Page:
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Regional Specialization via Differences in Transport Costs: An Economic Geography Approach

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  • Hajime Takatsuka

    ()

  • Dao-Zhi Zeng

    ()

Abstract

The regional specialization via differences in transport costs are observed in Japanese manufacturing industries. Concretely, industries with high transport costs for their products, such as iron and steel, petroleum and coal products, remained close to the core region while industries with low transport costs, such as electrical machinery, precision instruments, have relocated to the periphery region. The purpose of this paper is to give a theoretical foundation for this fact by use of a new economic geography model with multiple industries. The urban costs and congestion are explicitly included in the model. We obtain the following results. First, if congestion does not exist, at most one industry disperses when transport and commuting costs are sufficiently small. Furthermore, regional specialization occurs in which industries having higher adjusted transport costs (which are defined as the ratios of transport costs to the number of varieties) than that of the dispersing industry agglomerate in one region. Second, in the case of strong congestion, plural industries might disperse even if transport and commuting costs are small, but as the degree of congestion decreases, the location will change to complete regional specialization. Keywords: regional specialization, economic geography, transport costs, urban costs, congestion.

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Paper provided by European Regional Science Association in its series ERSA conference papers with number ersa04p329.

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Date of creation: Aug 2004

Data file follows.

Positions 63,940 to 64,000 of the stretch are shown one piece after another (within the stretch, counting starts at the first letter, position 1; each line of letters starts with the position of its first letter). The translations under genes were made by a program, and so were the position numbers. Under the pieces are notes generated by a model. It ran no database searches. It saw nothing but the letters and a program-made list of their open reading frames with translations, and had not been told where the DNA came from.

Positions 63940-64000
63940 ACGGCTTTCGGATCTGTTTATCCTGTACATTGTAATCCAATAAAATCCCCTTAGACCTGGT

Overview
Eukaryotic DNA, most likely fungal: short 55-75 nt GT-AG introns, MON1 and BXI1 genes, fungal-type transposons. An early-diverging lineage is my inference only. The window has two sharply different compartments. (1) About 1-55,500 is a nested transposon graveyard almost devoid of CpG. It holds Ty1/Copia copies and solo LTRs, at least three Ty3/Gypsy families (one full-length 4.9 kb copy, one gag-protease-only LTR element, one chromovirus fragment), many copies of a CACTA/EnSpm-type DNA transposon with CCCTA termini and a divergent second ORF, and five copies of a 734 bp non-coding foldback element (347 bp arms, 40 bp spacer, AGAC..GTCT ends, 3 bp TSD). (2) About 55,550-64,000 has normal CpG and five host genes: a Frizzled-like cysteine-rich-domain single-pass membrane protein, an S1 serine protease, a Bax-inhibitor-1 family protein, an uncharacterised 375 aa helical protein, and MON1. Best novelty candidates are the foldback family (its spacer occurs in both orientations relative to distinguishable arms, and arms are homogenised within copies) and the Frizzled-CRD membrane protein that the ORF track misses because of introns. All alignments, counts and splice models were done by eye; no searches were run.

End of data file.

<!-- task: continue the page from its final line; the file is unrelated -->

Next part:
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Handle: RePEc:wiw:wiwrsa:ersa04p329

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  1. Krugman, Paul, 1991. "Increasing Returns and Economic Geography," Journal of Political Economy, University of Chicago Press, vol. 99(3), pages 483-99, June.
  2. Fujita,Masahisa & Thisse,Jacques-Francois, 2002. "Economics of Agglomeration," Cambridge Books, Cambridge University Press, number 9780521801386, December.
  3. PICARD, Pierre & ZENG, Dao-Zhi, 2003. "Agricultural sector and industrial agglomeration," CORE Discussion Papers 2003022, Université catholique de Louvain, Center for Operations Research and Econometrics (CORE).
  4. Puga, Diego & Venables, Anthony J., 1996. "The Spread of Industry: Spatial Agglomeration in Economic Development," Journal of the Japanese and International Economies, Elsevier, vol. 10(4), pages 440-464, December.
  5. Gianmarco Ottaviano & Takatoshi Tabuchi & Jacques-Francois Tissse, 1999. "Agglomeration and Trade Revisited," CIRJE F-Series CIRJE-F-65, CIRJE, Faculty of Economics, University of Tokyo.
  6. Krugman, Paul & Venables, Anthony J., 1996. "Integration, specialization, and adjustment," European Economic Review, Elsevier, vol. 40(3-5), pages 959-967, April.
  7. Fujita, Masahisa & Krugman, Paul & Mori, Tomoya, 1999. "On the evolution of hierarchical urban systems1," European Economic Review, Elsevier, vol. 43(2), pages 209-251, February.
  8. Tabuchi, Takatoshi, 1998. "Urban Agglomeration and Dispersion: A Synthesis of Alonso and Krugman," Journal of Urban Economics, Elsevier, vol. 44(3), pages 333-351, November.
  9. Masahisa Fujita & Paul Krugman & Anthony J. Venables, 2001. "The Spatial Economy: Cities, Regions, and International Trade," MIT Press Books, The MIT Press, edition 1, volume 1, number 0262561476, January.
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